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PinkMonkey.com Digital Library - PinkMonkey.com-David Copperfield by Charles Dickens


our situation, and are certain (as you wouldn't wish to make
unpleasantness in the family) not to go against me!'

He took the hand which I dared not withhold, and having given it a
damp squeeze, referred to his pale-faced watch.

'Dear me!' he said, 'it's past one. The moments slip away so, in
the confidence of old times, Master Copperfield, that it's almost
half past one!'

I answered that I had thought it was later. Not that I had really
thought so, but because my conversational powers were effectually
scattered.

'Dear me!' he said, considering. 'The ouse that I am stopping at
- a sort of a private hotel and boarding ouse, Master Copperfield,
near the New River ed - will have gone to bed these two hours.'

'I am sorry,' I returned, 'that there is only one bed here, and
that I -'

'Oh, don't think of mentioning beds, Master Copperfield!' he
rejoined ecstatically, drawing up one leg. 'But would you have any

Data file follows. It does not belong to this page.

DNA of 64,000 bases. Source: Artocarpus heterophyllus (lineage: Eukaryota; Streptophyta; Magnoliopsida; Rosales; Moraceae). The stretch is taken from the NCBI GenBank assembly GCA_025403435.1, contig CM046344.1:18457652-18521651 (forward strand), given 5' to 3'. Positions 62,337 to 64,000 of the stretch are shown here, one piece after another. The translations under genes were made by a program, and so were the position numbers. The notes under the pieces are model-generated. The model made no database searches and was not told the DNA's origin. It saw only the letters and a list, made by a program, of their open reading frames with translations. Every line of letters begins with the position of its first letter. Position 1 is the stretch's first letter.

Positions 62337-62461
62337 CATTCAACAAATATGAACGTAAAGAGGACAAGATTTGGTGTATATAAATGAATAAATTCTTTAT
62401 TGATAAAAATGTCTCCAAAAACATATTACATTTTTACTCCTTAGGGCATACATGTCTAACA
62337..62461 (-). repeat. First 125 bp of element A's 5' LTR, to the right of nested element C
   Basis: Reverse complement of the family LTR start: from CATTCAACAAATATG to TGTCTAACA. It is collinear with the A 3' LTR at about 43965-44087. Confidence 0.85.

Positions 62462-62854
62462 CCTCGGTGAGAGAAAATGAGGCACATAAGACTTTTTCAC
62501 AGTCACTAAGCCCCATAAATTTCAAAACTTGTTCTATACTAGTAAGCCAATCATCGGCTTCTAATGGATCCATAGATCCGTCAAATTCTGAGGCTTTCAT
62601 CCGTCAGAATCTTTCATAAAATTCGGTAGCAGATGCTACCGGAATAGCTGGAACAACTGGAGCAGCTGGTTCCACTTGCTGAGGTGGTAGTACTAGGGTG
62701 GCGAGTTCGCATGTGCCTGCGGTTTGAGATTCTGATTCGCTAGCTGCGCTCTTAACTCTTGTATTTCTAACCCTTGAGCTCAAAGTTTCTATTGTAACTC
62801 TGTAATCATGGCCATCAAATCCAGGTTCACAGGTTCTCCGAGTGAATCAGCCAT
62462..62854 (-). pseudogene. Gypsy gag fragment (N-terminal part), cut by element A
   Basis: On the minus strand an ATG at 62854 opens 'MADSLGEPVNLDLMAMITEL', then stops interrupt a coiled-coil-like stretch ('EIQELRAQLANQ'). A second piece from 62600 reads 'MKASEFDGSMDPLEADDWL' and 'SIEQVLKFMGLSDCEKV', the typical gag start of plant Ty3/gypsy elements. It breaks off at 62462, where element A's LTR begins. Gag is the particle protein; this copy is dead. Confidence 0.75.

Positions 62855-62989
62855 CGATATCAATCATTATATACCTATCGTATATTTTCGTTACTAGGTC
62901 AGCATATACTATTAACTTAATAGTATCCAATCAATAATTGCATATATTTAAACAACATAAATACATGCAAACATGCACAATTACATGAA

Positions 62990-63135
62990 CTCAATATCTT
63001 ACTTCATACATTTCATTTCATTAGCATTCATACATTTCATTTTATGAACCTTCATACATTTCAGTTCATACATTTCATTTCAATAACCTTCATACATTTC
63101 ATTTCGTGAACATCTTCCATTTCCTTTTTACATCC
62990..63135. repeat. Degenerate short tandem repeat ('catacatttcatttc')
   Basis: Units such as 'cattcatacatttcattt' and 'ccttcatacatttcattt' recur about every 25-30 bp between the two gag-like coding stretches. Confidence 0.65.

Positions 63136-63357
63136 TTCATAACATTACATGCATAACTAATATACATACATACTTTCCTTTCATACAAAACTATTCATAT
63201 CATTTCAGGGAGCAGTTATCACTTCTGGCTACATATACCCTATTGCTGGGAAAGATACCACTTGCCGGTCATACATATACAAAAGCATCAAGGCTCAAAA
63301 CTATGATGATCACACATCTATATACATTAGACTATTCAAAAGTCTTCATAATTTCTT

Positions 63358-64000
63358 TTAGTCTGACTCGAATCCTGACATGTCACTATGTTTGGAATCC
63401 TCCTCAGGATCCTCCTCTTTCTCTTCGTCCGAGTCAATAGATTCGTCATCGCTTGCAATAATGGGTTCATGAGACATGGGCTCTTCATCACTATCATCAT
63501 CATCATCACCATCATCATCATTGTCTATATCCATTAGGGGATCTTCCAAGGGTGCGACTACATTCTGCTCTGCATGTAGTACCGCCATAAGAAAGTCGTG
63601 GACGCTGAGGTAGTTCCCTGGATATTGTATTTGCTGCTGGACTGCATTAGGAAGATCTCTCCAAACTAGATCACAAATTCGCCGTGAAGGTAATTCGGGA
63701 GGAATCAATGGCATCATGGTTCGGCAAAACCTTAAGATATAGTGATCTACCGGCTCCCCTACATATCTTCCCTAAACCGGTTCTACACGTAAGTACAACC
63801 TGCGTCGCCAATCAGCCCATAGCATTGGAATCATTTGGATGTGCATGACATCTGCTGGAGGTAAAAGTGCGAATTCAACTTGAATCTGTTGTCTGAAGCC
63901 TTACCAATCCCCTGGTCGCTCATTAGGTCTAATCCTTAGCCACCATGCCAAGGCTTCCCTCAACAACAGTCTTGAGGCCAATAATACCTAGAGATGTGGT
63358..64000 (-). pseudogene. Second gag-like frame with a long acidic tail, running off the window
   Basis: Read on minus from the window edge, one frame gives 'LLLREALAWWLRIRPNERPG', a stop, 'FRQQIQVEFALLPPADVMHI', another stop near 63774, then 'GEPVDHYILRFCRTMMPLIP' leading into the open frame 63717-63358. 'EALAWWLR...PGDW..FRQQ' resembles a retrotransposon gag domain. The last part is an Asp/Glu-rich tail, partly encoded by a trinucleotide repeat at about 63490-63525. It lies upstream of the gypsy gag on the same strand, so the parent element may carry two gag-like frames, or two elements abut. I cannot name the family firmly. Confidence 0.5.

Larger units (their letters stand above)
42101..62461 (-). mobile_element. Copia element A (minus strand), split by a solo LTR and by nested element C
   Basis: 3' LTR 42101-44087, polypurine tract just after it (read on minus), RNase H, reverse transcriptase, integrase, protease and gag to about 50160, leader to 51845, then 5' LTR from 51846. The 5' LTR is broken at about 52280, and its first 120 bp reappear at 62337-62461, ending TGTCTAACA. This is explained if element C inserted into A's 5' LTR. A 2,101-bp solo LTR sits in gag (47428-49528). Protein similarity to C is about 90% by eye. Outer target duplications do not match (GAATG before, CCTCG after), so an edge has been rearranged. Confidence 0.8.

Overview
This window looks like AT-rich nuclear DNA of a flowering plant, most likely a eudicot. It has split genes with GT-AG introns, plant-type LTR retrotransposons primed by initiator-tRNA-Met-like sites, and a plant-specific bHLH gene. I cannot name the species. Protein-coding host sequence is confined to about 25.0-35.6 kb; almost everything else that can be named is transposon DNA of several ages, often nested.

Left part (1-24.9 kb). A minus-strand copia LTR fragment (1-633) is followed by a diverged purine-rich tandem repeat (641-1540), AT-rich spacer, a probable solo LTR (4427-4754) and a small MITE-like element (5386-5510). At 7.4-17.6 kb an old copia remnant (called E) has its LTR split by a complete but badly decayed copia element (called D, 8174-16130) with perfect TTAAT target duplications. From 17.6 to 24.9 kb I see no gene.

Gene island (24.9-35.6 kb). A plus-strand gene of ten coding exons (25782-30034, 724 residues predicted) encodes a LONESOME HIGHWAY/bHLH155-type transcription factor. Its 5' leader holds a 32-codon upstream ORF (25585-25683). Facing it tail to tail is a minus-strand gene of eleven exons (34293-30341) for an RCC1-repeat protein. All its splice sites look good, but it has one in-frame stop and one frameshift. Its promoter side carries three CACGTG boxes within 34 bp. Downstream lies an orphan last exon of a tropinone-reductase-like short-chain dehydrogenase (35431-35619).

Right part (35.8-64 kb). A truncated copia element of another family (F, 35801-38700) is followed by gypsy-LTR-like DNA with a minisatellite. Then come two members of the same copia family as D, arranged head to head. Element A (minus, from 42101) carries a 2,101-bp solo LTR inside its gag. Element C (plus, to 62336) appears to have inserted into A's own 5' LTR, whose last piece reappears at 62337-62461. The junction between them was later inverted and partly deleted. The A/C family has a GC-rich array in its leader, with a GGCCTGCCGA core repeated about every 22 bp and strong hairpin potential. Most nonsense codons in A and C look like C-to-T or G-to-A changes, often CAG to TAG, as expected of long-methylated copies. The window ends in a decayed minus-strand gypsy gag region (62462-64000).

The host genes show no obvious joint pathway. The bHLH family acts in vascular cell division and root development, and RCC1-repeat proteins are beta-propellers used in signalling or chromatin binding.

objections to my laying down before the fire?'

'If it comes to that,' I said, 'pray take my bed, and I'll lie down
before the fire.'

His repudiation of this offer was almost shrill enough, in the
excess of its surprise and humility, to have penetrated to the ears
of Mrs. Crupp, then sleeping, I suppose, in a distant chamber,
situated at about the level of low-water mark, soothed in her
slumbers by the ticking of an incorrigible clock, to which she
always referred me when we had any little difference on the score
of punctuality, and which was never less than three-quarters of an
hour too slow, and had always been put right in the morning by the
best authorities. As no arguments I could urge, in my bewildered
condition, had the least effect upon his modesty in inducing him to
accept my bedroom, I was obliged to make the best arrangements I
could, for his repose before the fire. The mattress of the sofa
(which was a great deal too short for his lank figure), the sofa
pillows, a blanket, the table-cover, a clean breakfast-cloth, and
a great-coat, made him a bed and covering, for which he was more
than thankful. Having lent him a night-cap, which he put on at
once, and in which he made such an awful figure, that I have never
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PinkMonkey.com Digital Library - PinkMonkey.com-David Copperfield by Charles Dickens



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